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Desperado: A Mile High Noir
Arte Público Press
photo: MaryLynn Gillaspie
Desperado is available through your local bookstores, distributors, or directly from Arte Público Press by calling toll-free: 800-633-ARTE
Desperado Facebook Page - click here.
Desperado is a dark mix of North Denver gangsters and Catholicism, but it is Ramos' setting that really grips readers. While Denver's North Side is changing, it still has a timelessness to it that old Denverites will recognize. "I said hello to men working on cars, some bent over the engine, others flat on their backs on the pavement, underneath their rides," Gus says. "Old women waved at me and smiled. They remembered my mother and father and believed I must be a good man. I recognized elaborate gardens, barking dogs, cedar fences that needed staining, cracked driveways." That bit of nostalgia is combined with the reality of today's North Side, capturing its undercurrent of drugs and gangs, beatings and murder. Ramos gets it right. The Denver Post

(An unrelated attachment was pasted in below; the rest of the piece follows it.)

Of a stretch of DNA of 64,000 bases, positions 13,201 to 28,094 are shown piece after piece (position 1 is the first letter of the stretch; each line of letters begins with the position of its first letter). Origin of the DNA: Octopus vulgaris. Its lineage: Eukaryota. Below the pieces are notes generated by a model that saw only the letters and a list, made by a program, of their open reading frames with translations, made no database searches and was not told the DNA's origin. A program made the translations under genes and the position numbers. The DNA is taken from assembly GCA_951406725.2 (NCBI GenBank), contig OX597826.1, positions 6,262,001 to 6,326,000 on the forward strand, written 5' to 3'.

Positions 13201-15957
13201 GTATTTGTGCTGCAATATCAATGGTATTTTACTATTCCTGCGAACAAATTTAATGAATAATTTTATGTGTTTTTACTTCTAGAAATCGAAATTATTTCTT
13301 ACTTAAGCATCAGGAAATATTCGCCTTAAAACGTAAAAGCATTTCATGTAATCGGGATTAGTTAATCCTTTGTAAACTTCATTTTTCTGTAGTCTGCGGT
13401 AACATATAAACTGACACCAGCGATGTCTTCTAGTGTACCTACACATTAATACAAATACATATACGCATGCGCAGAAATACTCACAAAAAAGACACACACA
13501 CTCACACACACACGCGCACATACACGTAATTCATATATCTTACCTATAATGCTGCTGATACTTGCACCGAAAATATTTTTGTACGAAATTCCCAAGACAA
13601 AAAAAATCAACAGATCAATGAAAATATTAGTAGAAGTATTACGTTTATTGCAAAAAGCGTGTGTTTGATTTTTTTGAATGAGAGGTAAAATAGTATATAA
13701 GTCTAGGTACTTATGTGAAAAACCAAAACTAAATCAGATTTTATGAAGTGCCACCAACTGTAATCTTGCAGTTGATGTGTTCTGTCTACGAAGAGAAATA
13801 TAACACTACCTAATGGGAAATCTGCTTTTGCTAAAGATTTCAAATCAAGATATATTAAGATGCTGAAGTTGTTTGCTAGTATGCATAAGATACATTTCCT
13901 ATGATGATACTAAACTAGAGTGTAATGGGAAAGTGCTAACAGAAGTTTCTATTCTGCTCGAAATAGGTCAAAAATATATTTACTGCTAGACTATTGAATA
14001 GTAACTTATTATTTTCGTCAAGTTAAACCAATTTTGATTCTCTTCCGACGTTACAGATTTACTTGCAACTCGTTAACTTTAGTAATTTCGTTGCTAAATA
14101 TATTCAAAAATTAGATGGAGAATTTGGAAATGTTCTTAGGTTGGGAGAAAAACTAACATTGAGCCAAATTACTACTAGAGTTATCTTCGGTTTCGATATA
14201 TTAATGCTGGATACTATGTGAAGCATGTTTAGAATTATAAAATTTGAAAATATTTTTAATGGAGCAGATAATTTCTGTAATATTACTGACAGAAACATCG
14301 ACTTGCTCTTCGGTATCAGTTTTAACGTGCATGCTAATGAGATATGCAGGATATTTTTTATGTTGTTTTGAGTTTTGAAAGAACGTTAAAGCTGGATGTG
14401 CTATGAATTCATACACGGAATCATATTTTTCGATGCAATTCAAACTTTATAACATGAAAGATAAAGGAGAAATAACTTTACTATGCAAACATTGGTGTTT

Manuel Ramos is back. Back in full stride with a fast-paced mystery novel featuring a new protagonist, Gus Corral, and as always, Ramos paints an interesting and compelling narrative that gives readers not just a jolt of suspense but insight into the dark side of Denver's North Side - a kind of noir snapshot of a slice of the Mile High City in a book that is aptly subtitled A Mile High Noir.... [A] literary treat. Sometimes funny, sometimes gut wrenching, and often very dark. A heady story that as Ramos lets his readers know, is a tale in which only the strong survive. Robert Greer for KUVO radio, 89.3 FM Denver